Making history: First ALPs University a success!

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For the first ALPs University, we had 17 athlete-leaders and 17 mentors in attendance.

For the first time, Special Olympics Missouri hosted an Athlete Leadership Programs (ALPs) University Nov. 7-8 in Warrenton. ALPs ( was designed to provide training for athletes who wish to expand their leadership role within Special Olympics Missouri.

Our athletes already learn how to achieve success, joy and acceptance on the field of competition, while ALPs will teach them how to achieve those same goals and feel just as empowered off the field of competition as respected leaders and spokespersons in their communities.

ALPs University is set up to function similar to any other college or university. Everyone will take an Introduction to ALPs class that gives our new athlete-leaders the basics on what leadership is and the class options that lie before them. Following Intro to ALPs, athlete-leaders will write a personal mission statement and choose a major depending on their interests. Majors vary from communications (public speaking) to technology (email/Internet, PowerPoint, etc.) to governance (boards and committees and Input Councils).

Future majors in the works will teach our athlete-leaders how to become coaches and officials, give them practice in teamwork and problem solving, show them how to write a resume and ace a job interview and so much more.

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From left, Joe Boss (mentor) and Clarence Bentley (athlete-leader) sit in the Governance: Input Councils class.

The goal of these courses and ALPs in general is to empower athletes so they can speak on behalf of SOMO as Global Messengers, serve as coaches and volunteers, sit on a board of directors, officiate competitions and represent other athletes as part of a SOMO Input Council. It’s all just one more way that Special Olympics Missouri is changing lives by giving our athlete-leaders the confidence to realize they do have things to offer their community.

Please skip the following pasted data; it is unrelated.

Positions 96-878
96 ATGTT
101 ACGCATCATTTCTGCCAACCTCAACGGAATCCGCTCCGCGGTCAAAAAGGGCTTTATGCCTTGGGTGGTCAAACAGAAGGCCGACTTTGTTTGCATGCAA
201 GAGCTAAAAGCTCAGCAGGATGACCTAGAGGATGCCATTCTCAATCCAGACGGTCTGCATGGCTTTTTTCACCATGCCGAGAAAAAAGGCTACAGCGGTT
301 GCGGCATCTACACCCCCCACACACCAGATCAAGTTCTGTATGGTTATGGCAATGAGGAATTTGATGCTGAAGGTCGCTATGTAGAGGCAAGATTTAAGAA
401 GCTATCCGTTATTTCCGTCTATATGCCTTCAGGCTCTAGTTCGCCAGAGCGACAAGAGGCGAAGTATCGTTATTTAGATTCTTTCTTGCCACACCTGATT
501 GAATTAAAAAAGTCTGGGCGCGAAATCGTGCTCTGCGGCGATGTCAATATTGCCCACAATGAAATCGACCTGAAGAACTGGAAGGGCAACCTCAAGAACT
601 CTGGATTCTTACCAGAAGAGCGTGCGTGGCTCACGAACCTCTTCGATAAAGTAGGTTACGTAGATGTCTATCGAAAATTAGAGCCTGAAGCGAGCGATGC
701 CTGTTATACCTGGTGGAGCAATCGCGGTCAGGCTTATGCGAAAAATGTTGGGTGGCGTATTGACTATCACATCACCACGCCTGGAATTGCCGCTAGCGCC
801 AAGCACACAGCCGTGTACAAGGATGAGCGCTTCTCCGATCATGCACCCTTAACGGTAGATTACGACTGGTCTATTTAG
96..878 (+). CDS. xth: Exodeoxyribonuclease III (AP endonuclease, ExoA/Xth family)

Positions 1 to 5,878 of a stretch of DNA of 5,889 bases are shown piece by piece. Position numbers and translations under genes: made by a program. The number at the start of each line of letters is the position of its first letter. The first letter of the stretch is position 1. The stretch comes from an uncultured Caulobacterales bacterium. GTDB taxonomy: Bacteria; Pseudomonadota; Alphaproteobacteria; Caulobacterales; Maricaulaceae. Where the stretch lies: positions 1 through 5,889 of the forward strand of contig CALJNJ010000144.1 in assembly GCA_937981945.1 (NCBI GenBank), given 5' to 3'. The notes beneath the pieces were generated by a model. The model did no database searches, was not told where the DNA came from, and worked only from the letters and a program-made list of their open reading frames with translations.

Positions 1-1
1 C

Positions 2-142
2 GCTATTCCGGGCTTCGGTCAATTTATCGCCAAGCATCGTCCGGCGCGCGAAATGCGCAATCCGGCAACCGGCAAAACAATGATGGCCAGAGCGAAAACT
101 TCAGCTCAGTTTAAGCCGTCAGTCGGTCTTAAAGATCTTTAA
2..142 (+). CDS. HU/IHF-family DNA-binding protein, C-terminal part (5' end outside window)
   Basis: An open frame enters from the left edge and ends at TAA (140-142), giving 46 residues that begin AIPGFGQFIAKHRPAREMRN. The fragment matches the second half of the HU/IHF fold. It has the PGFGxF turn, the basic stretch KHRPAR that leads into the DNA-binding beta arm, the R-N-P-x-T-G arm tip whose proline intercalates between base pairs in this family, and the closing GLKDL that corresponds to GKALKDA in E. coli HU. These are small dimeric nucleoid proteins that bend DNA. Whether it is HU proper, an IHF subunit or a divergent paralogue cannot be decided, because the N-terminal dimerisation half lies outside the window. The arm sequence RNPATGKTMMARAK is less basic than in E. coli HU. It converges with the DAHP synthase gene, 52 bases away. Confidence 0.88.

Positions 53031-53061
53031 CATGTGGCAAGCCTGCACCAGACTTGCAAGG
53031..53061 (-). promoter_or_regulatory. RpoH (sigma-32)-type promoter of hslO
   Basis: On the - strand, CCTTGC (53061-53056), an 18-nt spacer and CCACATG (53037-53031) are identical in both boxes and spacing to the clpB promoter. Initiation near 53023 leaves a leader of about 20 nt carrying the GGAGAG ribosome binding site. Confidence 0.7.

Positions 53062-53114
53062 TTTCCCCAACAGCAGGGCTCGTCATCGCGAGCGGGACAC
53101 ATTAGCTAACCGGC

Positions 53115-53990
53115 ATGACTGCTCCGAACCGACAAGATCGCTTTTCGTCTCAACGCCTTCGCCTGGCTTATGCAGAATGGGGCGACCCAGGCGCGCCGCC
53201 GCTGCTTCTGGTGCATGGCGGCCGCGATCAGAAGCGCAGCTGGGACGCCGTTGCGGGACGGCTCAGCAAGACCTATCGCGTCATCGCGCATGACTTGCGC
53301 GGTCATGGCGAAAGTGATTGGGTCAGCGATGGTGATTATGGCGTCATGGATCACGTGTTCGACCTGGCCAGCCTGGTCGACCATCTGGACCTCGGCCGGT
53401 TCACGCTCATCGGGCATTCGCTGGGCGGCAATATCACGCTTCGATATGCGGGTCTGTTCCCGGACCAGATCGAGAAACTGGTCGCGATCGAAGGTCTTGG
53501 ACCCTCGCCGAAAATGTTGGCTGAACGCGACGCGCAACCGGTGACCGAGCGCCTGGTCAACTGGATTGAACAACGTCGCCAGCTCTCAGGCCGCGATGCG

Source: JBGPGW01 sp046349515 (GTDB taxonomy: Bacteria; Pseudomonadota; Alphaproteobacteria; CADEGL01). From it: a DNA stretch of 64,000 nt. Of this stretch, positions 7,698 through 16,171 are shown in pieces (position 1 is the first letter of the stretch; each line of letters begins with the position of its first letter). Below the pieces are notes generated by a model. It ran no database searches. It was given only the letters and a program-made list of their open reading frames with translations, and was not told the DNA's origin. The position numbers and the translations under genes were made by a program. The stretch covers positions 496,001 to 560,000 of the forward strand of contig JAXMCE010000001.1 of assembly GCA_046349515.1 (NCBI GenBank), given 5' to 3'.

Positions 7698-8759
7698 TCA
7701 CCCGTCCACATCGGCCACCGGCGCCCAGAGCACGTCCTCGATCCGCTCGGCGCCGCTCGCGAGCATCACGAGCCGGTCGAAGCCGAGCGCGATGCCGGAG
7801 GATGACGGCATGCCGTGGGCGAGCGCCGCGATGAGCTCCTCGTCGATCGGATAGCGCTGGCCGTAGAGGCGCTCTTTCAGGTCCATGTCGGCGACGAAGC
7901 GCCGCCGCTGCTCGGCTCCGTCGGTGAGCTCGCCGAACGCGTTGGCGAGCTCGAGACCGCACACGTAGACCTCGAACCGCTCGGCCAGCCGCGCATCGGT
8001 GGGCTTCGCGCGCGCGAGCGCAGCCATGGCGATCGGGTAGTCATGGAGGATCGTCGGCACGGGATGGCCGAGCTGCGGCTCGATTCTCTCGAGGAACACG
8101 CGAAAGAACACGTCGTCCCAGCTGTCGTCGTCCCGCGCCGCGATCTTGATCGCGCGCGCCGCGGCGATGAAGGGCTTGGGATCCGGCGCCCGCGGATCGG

Jefferson City athlete George Richardson is a communications major. After attending the first ALPs University Nov. 7-8, Richardson said his favorite part of the weekend was, “Going to my first class and learning to speak a lot clearer when giving a speech.” He also said he “enjoyed meeting other people.”

For some athletes, ALPs is about making new friends and learning leadership skills but for SOMO athlete and past SOMO board of directors member Robb Eichelberger from Boonville, it was about facing his fears. He chose the communications major to overcome his fear of public speaking.

Following ALPs, Eichelberger said, “I learned a lot about myself.
“The biggest thing I learned was how to write speeches and getting over my fear of public speaking.”

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Athlete-leaders and mentors work as SOMO Central Area Program Coordinator Megan Wallace watches on during the Technology: Email/Internet class.

His courage not only inspired other athletes but he inspired many staff members and mentors as well.

To take part in ALPs, each athlete-leader must have a mentor to assist them both during and after their classes.

Joe Boss, a mentor from Jefferson City said, “It was a wonderful experience.

“As a mentor the biggest thing I learned was how much the athletes wanted to talk and be themselves. I learned not to assume that the shyest of people wouldn’t come out of their shell. They got it right away and spoke more than I expected.”

At the conclusion of the weekend, each athlete-leader had the opportunity to voice their opinion at an Input Council. These Input Councils are a time where SOMO staff members can ask SOMO participants two simple questions, “What did you like?” and “What needs to be changed?”

For so long, staff members, coaches, family members and society in general have all just assumed what was best for our athletes. We never asked them their opinion on anything because we assumed they didn’t have much to share. The paradigm shift in this thinking has been happening – albeit slowly — for some time now as we’ve realized that not only do our athletes have opinions, but they have great ones to share from a much needed new perspective.

As far as training pubic speakers, SOMO has trained what we call “Global Messengers” for years. A Global Messenger is an athlete who goes through a training to learn to how to write and give speeches about their Special Olympics story. Through ALPs, these Global Messengers now have the opportunity to improve those skills by declaring a communications major and taking their public speaking to the next level through a second Global Messenger training that’s more intense and offers a wide range of speaking opportunities.

Derek Sandbothe of Jefferson City has been a trained Global Messenger for many years now and has been giving speeches all around mid-Missouri ever since. Sandbothe was able to attend the first ever ALPs University and, because of his prior speaking experience, advance directly into the Global Messenger II course.